Skip to Content

Why Freelance Editors Should Attend Their Clients’ Conferences

Each year, many editors look forward to an annual selection of editing conferences—held both virtually and in-person. In addition to these, freelance editors have even more conferences to consider: those that their preferred clients attend.

Why should you attend conferences aimed at your clients?

You’ll increase your knowledge about the topic you edit. The more you know about the topic you edit, the better editor you’ll be—and the more valuable you’ll be to your clients.

Says science editor and editor trainer Adrienne Montgomerie, “Going to clients’ conferences keeps me up on current trends and exposes me to broad ideas in the field as well as emerging ones.”

You’ll network with potential clients. Especially for freelancers, getting to know people from the industry you edit in is invaluable. Let’s face it: who you know still counts for a lot in the business world.

You may be the only editor in the room. Think about it: if you attend a conference of 500 editors and you meet one book cover artist, that artist is going to stand out in your mind. Want to get that cushy job or tier-one client? You need to be memorable. Being the only editor your potential clients know “is a powerful marketing position,” says Montgomerie.

Attending the Conference

Before you sign up, research the conference. Be sure that the people who would hire you are the ones who will attend the conference. Editor and trainer Laura Poole edits for book and journal publishers, particularly university presses. She attended Book Expo America one year because lots of publishers attend.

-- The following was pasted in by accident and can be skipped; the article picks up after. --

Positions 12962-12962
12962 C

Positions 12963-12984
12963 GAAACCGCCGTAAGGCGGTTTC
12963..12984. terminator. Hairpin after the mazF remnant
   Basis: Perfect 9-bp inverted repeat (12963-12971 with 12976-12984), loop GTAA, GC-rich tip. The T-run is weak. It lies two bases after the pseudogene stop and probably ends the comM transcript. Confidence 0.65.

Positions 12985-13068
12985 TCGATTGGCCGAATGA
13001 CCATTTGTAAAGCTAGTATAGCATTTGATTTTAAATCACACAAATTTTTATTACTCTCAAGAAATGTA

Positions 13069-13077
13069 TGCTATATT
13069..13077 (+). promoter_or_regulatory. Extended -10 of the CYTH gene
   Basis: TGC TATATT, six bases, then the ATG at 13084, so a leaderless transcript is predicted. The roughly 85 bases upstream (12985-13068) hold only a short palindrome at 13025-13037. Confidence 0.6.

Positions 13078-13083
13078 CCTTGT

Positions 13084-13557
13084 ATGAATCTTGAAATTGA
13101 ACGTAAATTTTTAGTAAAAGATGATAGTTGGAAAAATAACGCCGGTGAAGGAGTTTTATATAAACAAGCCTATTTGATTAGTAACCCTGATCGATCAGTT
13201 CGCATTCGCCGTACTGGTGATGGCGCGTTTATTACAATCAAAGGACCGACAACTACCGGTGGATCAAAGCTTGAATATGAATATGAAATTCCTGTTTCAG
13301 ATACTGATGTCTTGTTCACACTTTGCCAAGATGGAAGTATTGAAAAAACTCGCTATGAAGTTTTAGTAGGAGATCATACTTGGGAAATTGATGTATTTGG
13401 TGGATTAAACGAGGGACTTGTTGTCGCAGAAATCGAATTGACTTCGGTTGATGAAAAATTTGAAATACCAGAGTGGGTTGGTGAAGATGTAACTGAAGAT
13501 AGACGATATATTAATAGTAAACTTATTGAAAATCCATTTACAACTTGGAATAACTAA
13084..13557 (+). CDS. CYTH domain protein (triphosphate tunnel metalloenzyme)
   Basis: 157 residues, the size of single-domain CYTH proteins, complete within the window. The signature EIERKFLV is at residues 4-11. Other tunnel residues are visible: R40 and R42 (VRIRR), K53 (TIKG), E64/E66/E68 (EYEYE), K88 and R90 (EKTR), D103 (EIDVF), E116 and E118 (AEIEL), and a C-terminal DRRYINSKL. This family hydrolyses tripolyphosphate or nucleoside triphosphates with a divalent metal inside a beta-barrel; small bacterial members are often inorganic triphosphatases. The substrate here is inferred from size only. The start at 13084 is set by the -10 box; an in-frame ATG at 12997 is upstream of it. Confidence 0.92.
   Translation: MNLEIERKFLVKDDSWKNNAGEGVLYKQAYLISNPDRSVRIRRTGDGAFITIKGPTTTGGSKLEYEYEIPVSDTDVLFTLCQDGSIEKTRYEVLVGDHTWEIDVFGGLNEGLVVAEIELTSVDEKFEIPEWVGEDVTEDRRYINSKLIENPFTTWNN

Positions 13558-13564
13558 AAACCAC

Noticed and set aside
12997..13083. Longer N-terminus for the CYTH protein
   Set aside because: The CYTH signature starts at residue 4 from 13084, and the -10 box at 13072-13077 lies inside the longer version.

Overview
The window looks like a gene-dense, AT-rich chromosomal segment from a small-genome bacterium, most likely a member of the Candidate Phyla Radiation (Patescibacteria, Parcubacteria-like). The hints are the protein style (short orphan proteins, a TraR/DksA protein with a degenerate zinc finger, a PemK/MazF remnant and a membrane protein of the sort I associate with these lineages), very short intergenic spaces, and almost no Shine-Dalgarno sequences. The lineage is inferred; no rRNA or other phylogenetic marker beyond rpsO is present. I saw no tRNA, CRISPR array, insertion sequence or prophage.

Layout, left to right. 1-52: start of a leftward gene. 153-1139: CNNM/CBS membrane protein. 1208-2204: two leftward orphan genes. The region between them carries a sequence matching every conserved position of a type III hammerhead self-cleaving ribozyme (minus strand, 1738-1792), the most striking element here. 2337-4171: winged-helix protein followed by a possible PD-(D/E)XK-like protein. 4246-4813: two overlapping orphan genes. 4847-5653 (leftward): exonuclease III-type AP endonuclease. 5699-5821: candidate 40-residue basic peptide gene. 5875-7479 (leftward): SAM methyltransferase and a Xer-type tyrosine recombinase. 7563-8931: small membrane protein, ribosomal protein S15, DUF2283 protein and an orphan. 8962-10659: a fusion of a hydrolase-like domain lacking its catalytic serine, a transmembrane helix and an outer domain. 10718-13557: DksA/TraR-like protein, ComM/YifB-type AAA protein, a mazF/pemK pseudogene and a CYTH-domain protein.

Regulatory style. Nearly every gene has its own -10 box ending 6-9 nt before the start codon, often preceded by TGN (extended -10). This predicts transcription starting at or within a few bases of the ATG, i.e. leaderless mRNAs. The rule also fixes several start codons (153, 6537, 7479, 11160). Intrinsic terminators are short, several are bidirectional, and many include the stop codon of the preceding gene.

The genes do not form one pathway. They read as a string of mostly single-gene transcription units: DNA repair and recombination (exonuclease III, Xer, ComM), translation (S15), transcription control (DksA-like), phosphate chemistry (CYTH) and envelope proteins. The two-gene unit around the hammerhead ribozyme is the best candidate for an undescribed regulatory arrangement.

“After about 10 minutes on the floor of the show, I realized the mistake,” says Poole. “Publishers were there, but not the production team, who hires freelancers. I tried giving my card to one or two people but quickly realized that it was a lost cause.” 

Know your goals before you arrive. You might want to increase your brand’s visibility or meet key people. Don’t bet on winning new clients, however. That comes later, after you’ve established relationships.

Once you’re at the conference, make it a priority to talk to people and hand out your business card.

Leveling Up Your Participation

You can use the conference to build your relationships with existing clients, too. Email them to let them know you’ll be attending, advises Montgomerie. Treat your favorite client to coffee or a lunch to let them know you find them valuable.

Will there be exhibitors at the conference? Have an exhibitor’s table! According to Samantha Enslen, owner of editing agency Dragonfly Editorial, “Paying to exhibit shows a broader support of the organization and the people who attend the conference. It also gives me a different way to interact with conference-goers.”

Offer to sit on a panel or present a topic. Remember that you’re a writing expert. You could present quick tips for professional writers: how to write headlines, how to streamline your writing, how to recycle copy for more than one touch point, or how to edit your own work.

Of speaking at conferences Enslen says, “I felt like folks’ perception of me instantly changed from ‘vendor’ to ‘knowledgeable colleague.’ And we’ve consistently added new clients that have come directly from connections made at the conference.”

After the conference, be sure to follow up with your most promising leads. Email clients who didn’t attend to share your experience. Says Montgomerie, “After, I may email clients directly to share interesting or useful information that I got at the conference. This positions me as an expert in the field.”

Concludes Enslen, “If you can identify a conference where lots of your potential clients will be, pull out all the stops to get there. Don’t expect instant results, especially if you just go as an attendee. Think of conference-going as a long-term investment—building name recognition and trust, so that when a potential customer has a need that matches your skill set, you’re the one they call. That call may come six months after the conference—or two years after the conference!”

A version of this article originally published on 03/18/16 on


Your email address will not be published. Required fields are marked *

This site uses Akismet to reduce spam. Learn how your comment data is processed.